Lectionary: Isaiah 53:4-12, Psalm 91:9-16, Hebrews 5:1-10, Mark 10:35-45
Let us pray: Word of God, come among us today. Speak to us your Word, and make our hearts and our souls new. May the words of my mouth and the meditations of all our hearts be pleasing in your sight, O Lord, our Rock and our Redeemer. Amen.
You may have heard of Harry Potter. Maybe. 🙂 It is the story of Harry Potter, a young boy who lives with his aunt and uncle and cousin, the Dursleys. They’re unimaginative and gossipy and judgmental about everything. They spoil Harry’s cousin terribly: the first book of the series opens with him outright sobbing because his 36 birthday presents was less than he got the year before. They treat Harry terribly: he lives in the cupboard under the stairs, which he remembers later was always full of spiders. He wears his cousin’s cast-off clothes, and steals food from the fridge at night because he’s always hungry.
When the wizarding world comes at last to bring Harry to the magic school called Hogwarts, the best part of it is the Dursley’s comeuppance: the adults are shouted at and proven wrong, Harry is given gifts while they can only watch, and Harry’s cousin is partly transformed into a pig (the tail has to be surgically removed in London).
That sweet a-ha! feeling of justice being served may be one of the most enjoyable parts of literature and movies and TV: everything is right with the world, at least the world of the story, because at last those who are good are being rewarded and those who are selfish and cruel and lazy and whatever else are being punished.
We all know that isn’t how life really works, of course, or it wouldn’t be nearly as satisfying in our movies and books and TV series. In real life, you work as hard as you can and it isn’t enough, or your boss just really likes the laziest person in the office, or you did the right thing and now everyone hates you. The sweetest and healthiest person you know dies of a heart attack at 54, and the meanest, unhappiest person lives to be 103.
Sometimes churches tell us the opposite–tell us that life does work like it does in movies, that only good things happen to good people, that all the terrible things that happen are our faults. Sometimes we open the Bible and it seems to say the same thing–like our psalm for today, which seems to be very insistent that worshipping God means life will always be very, very good. There’s no other way to read it: “no evil shall befall you, no scourge come near your tent. For he will command his angels concerning you to guard you in all your ways. On their hands they will bear you up, so that you will not dash your foot against a stone.” (Psalm 91:10-12). Like, come on! I’m never even going to stub my toe?? Me from this morning, who tripped on my pants coming down the stairs would like to know what’s going on, then! And the psalmist goes on and on about this!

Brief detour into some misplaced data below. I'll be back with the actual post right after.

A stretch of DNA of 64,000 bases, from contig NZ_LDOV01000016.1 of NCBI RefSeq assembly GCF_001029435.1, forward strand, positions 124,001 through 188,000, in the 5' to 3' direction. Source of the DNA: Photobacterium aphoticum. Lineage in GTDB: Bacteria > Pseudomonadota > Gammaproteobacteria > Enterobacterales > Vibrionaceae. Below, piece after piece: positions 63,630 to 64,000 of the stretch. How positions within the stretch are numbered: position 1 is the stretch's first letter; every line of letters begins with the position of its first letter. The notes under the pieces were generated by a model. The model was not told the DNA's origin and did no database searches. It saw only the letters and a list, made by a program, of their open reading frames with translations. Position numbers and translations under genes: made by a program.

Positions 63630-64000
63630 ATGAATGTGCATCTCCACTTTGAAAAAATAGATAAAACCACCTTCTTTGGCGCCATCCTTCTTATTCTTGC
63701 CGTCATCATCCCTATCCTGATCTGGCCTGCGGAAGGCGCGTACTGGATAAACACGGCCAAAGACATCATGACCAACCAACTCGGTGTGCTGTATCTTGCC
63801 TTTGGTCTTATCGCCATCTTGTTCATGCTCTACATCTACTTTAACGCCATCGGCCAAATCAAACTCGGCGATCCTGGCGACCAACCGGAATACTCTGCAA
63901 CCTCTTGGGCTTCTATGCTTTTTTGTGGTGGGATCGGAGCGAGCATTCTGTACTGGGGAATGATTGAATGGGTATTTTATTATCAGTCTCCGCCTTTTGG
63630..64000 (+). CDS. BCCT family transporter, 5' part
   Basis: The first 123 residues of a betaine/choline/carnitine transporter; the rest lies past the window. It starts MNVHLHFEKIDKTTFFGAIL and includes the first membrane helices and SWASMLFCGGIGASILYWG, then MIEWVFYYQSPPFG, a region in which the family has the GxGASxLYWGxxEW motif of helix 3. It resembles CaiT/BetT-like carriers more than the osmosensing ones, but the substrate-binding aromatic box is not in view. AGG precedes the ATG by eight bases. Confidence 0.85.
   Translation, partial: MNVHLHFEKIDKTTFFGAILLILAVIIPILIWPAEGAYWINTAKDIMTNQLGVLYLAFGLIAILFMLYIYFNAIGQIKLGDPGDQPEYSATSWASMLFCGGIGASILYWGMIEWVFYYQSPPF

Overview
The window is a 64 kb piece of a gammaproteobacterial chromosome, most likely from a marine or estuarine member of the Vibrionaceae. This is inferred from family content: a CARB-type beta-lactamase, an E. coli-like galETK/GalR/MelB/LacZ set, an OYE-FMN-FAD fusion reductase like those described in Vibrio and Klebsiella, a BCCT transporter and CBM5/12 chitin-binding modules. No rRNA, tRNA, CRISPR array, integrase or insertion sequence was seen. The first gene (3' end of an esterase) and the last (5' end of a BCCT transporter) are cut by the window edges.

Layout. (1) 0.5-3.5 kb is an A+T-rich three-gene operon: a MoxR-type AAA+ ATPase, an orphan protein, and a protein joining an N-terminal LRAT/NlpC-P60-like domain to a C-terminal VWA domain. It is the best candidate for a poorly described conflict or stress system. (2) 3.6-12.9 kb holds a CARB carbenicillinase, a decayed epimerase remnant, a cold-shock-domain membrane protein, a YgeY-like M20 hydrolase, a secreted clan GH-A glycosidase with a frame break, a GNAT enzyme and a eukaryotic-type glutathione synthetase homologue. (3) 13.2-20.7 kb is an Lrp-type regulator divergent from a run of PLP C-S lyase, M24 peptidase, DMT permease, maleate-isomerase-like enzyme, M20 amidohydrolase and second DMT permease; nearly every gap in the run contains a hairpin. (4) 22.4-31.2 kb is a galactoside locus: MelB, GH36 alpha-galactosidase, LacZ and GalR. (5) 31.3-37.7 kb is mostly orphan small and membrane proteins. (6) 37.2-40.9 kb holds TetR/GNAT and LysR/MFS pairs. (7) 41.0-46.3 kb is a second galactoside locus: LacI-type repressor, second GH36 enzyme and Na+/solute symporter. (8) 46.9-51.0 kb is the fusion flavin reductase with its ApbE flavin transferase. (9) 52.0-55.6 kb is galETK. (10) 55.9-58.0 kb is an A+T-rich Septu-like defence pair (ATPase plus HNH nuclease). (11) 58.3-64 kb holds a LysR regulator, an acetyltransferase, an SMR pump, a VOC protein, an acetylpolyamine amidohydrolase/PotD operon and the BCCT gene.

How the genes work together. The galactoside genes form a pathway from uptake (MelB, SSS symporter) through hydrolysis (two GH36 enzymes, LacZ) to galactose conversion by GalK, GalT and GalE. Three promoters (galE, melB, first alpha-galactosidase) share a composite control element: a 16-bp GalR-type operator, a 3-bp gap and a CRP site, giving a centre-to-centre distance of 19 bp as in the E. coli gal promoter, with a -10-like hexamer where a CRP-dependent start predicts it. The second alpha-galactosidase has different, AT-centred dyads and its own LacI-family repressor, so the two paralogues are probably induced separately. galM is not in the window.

But it’s not fair to take one line, or even one chapter, of Scripture and take it as utterly true without taking the rest of the Bible into account. It’s not faithfulness so much as it is making the Bible say what we want it to say–because let’s be real, it would be great if this were true and we were all going to live out the rest of our days utterly untroubled. So let’s turn to our gospel passage, where, unsurprisingly, the disciples are fighting. James and John have convinced Jesus to promise them that they will have a part in His cup and His baptism, and He did so because He took their request to be in the seats of honor next to Him very seriously–and the other disciples are angry with them. This is when Jesus begins to preach to them: If you look at the peoples around us, the Romans and everyone else, the place of honor is the place where everything looks great, where you’re served amazing food every meal, and there are people to wait on you hand and foot, and you have the power to order others killed at your whim. That is what makes a great person in those places. But with me it’s the opposite. Those who are great are the people who serve others; whoever wants to be the absolute greatest must be a total slave for others. That’s why I came: not so I could be waited on hand and foot, but so that I could serve you, and so that I could give my life away to save everyone.
We’ve probably all heard this passage before. I know I have, and it still rubs me the wrong way. It is so utterly opposed to how we think things should be: God, who is unutterably, unimaginably good, shouldn’t be inconvenienced by serving us, let alone painfully and horribly killed to save us. To utterly, irrevocably save us.
I think it’s fair to say that if it didn’t work out for Jesus–if His goodness and total lack of sin didn’t guarantee Him a life free of pain and suffering–then it certainly isn’t going to work out for any of us. God promises to always be with us, to guide us–but not to keep us from pain or suffering or unfairness. God promises to shelter us, but not from hate or enemies. We can go to God and be restored; we cannot go to God to leave the world, with all its troubles and joys, behind.
We cannot look forward to a perfect life, but we can look to God. God will always be with us, no matter what happens.